FCC Commissioner Jessica Rosenworcel
Statement of Commissioner Jessica Rosenworcel in Response to FCC's Inspector General Report Finding No Distributed Denial of Service Attack During Net Neutrality Proceeding
The Inspector General Report tells us what we knew all along: the FCC’s claim that it was the victim of a DDoS attack during the net neutrality proceeding is bogus. What happened instead is obvious—millions of Americans overwhelmed our online system because they wanted to tell us how important internet openness is to them and how distressed they were to see the FCC roll back their rights. It’s unfortunate that this agency’s energy and resources needed to be spent debunking this implausible claim.
With too many students in too many places falling into the homework gap, we need to upgrade the E-Rate program by extending the school classroom to the school bus. This would ensure that school districts are reimbursed by the program when they add this technology to their transportation. To drive this change, proposals have been introduced in the Senate and House of Representatives. They deserve serious consideration.
[This] announcement is welcome. As I have noted before, too many of this agency’s media policies have been custom built to support the business plans of Sinclair Broadcasting. With this hearing designation order, the agency will finally take a hard look at its proposed merger with Tribune. This is overdue and favoritism like this needs to end. I have voted to approve.
Right now, policymakers across the country are focused on strengthening American infrastructure. That effort includes roads, bridges, and broadband networks that support 5G wireless services. That’s vital—because to be first to a 5G future, we need to focus as much on the ground as on the skies. But figuring out how to deploy 5G infrastructure—which puts a premium on small cells—is a big task. It means acknowledging that we have a legal tradition of local control in this country but also recognizing that more streamlined and uniform practices can help speed deployment.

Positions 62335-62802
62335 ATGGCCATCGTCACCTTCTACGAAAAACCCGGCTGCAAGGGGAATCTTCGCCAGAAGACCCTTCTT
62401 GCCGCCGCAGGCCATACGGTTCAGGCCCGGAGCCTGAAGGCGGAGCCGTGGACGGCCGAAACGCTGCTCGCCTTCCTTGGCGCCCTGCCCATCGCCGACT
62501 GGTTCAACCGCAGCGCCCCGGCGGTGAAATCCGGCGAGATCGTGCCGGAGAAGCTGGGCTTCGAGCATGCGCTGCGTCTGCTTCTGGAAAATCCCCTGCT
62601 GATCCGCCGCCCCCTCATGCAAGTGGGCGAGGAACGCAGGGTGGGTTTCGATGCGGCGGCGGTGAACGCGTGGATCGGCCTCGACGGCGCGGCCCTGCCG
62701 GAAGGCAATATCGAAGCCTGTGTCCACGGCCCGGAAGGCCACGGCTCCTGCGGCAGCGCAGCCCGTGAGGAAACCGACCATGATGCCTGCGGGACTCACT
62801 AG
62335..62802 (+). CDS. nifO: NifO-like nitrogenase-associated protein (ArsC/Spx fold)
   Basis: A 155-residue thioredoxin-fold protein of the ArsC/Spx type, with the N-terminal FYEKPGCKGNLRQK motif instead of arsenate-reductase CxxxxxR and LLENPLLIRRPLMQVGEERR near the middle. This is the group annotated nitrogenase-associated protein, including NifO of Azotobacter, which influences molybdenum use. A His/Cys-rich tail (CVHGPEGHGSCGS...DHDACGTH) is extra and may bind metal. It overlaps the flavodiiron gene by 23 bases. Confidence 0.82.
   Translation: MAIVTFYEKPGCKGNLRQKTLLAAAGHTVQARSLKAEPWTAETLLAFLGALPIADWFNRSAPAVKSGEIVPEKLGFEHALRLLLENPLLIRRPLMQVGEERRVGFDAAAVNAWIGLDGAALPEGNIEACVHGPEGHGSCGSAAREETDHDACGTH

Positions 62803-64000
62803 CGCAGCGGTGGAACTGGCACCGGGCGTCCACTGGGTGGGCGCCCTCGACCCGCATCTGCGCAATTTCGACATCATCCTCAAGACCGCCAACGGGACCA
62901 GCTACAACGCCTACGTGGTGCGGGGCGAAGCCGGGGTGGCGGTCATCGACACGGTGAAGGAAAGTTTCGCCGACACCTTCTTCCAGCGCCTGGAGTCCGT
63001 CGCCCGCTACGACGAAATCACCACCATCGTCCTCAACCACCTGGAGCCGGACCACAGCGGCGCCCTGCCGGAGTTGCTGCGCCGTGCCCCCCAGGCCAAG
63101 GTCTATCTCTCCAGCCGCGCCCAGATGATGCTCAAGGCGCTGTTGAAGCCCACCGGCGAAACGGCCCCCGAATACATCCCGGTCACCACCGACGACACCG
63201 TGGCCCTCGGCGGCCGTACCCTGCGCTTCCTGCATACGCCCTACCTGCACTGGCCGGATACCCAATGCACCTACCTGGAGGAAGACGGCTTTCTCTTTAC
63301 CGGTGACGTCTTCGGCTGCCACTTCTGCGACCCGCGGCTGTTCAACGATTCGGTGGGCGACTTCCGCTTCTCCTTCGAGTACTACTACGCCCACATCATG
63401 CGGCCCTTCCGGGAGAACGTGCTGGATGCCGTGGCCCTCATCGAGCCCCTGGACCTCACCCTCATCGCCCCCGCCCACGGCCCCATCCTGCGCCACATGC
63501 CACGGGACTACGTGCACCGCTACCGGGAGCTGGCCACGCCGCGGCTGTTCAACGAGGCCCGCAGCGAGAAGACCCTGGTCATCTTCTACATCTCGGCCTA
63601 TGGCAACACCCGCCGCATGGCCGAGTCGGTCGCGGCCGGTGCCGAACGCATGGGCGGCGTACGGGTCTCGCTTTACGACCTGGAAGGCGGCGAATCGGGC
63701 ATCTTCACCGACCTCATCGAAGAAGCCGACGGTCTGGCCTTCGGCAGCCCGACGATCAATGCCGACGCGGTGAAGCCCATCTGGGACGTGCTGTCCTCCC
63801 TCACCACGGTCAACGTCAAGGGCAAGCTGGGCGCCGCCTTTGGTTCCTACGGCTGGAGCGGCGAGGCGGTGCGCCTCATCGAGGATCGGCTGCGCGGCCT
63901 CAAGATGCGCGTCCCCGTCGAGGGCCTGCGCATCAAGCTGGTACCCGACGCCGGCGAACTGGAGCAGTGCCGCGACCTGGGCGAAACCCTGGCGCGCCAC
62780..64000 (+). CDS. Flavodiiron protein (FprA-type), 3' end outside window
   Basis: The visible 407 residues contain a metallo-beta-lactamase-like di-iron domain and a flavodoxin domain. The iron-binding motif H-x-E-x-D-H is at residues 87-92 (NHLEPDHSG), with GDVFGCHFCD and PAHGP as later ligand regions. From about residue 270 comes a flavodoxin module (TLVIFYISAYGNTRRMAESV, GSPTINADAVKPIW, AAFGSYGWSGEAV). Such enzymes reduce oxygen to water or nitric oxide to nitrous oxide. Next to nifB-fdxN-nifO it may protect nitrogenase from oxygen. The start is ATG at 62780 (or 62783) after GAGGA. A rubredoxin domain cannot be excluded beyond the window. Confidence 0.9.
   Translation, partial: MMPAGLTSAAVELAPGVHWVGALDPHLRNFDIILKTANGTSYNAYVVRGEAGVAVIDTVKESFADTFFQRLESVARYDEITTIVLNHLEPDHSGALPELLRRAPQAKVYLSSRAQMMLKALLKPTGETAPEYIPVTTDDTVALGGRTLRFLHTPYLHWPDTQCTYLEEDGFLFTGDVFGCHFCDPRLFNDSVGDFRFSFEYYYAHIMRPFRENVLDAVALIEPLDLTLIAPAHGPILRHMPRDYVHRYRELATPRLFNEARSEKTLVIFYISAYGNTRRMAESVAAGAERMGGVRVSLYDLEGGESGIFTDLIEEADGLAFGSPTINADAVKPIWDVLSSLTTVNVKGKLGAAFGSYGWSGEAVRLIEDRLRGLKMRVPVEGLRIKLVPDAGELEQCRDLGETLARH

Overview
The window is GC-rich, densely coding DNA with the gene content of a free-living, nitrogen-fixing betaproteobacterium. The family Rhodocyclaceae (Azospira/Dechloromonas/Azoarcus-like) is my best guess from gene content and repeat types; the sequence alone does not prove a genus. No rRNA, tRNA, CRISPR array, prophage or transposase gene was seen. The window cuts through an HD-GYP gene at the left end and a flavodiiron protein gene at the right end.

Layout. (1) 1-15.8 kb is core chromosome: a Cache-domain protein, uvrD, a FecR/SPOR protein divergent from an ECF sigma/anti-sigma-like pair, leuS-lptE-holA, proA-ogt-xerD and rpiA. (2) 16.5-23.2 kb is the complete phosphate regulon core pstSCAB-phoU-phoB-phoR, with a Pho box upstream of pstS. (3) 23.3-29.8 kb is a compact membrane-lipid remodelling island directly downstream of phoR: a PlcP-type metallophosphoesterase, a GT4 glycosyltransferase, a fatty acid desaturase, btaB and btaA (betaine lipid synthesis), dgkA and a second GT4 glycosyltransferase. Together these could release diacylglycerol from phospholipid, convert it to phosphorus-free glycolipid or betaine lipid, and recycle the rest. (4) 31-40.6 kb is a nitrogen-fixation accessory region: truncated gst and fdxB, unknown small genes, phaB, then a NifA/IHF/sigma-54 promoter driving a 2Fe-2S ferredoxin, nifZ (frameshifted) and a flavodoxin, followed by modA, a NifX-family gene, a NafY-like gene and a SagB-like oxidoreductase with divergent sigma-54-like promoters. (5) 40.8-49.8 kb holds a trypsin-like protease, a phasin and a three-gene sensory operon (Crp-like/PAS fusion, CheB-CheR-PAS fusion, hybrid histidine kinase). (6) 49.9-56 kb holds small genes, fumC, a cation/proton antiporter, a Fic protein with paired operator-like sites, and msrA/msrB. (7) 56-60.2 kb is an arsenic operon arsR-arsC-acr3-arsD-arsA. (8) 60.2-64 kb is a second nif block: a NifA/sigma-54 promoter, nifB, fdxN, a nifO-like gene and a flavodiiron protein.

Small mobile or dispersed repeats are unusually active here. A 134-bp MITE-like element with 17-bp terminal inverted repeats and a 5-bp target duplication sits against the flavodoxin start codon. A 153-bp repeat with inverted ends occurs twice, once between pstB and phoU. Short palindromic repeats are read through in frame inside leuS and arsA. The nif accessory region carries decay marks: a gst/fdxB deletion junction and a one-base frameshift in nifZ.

[Commentary] As we get deeper into hurricane season, Washington should be doing what it can to keep [the Lifeline program] in place. When people on the island prepare for this year’s storms and amass their 10 days of supplies, they should have the comfort of knowing that the Federal Communications Commission is not undermining the program they use to stay connected. But that’s not what’s happening. Instead, the agency has announced plans to gut the Lifeline program by as much as 70 percent of participants. To justify such a drastic cut, the FCC says it wants to prevent program waste.
Nationwide, nearly two in five homeless youth identify as lesbian, gay, bisexual, or transgender. That adds up to 650,000 young people on our streets who face special risk of bullying, discrimination, and assault. To stay safe, they rely on something simple — a wireless phone. Many homeless LGBT young people are eligible for a program that helps them get wirelessly connected. It’s called Lifeline. For decades, Lifeline has been run by the Federal Communications Commission.
[June 11], the Federal Communications Commission’s misguided repeal of network neutrality goes into effect. This is bad news for all of us who rely on an open internet for so many facets of civic and commercial life. Internet service providers now have the power to block websites, throttle services, and censor online content. They will have the right to discriminate and favor the internet traffic of those companies with whom they have pay-for-play arrangements and the right to consign all others to a slow and bumpy road.
I want to harness your energies this morning to talk about three things we can work on together. First, broadband deployment and the infrastructure challenge it presents for cities. Second, broadband adoption and the challenge it presents for students stuck in what I call the Homework Gap. And third and finally, an update on net neutrality.
When the National Network to End Domestic Violence polled nearly 300 domestic violence prevention programs, it found that 77 percent of domestic violence prevention programs distributed phones. These phones included devices from a program run by the Federal Communications Commission: Lifeline. But the FCC has proposed dramatically cutting the Lifeline program. It has announced plans to gut the service for 70 percent of current users. To justify these cuts, the agency says that because some phone companies abused the program by enrolling ineligible consumers, the program doesn’t work.
[Press release] Today, the FCC gave notice that net neutrality protections will be taken off the books on June 11. This is profoundly disappointing. The agency failed to listen to the American public and gave short shrift to their deeply held belief that internet openness should remain the law of the land. The agency turned a blind eye to serious problems in its process—from Russian intervention to fake comments to stolen identities in its files. The FCC is on the wrong side of history, the wrong side of the law, and the wrong side of the American people.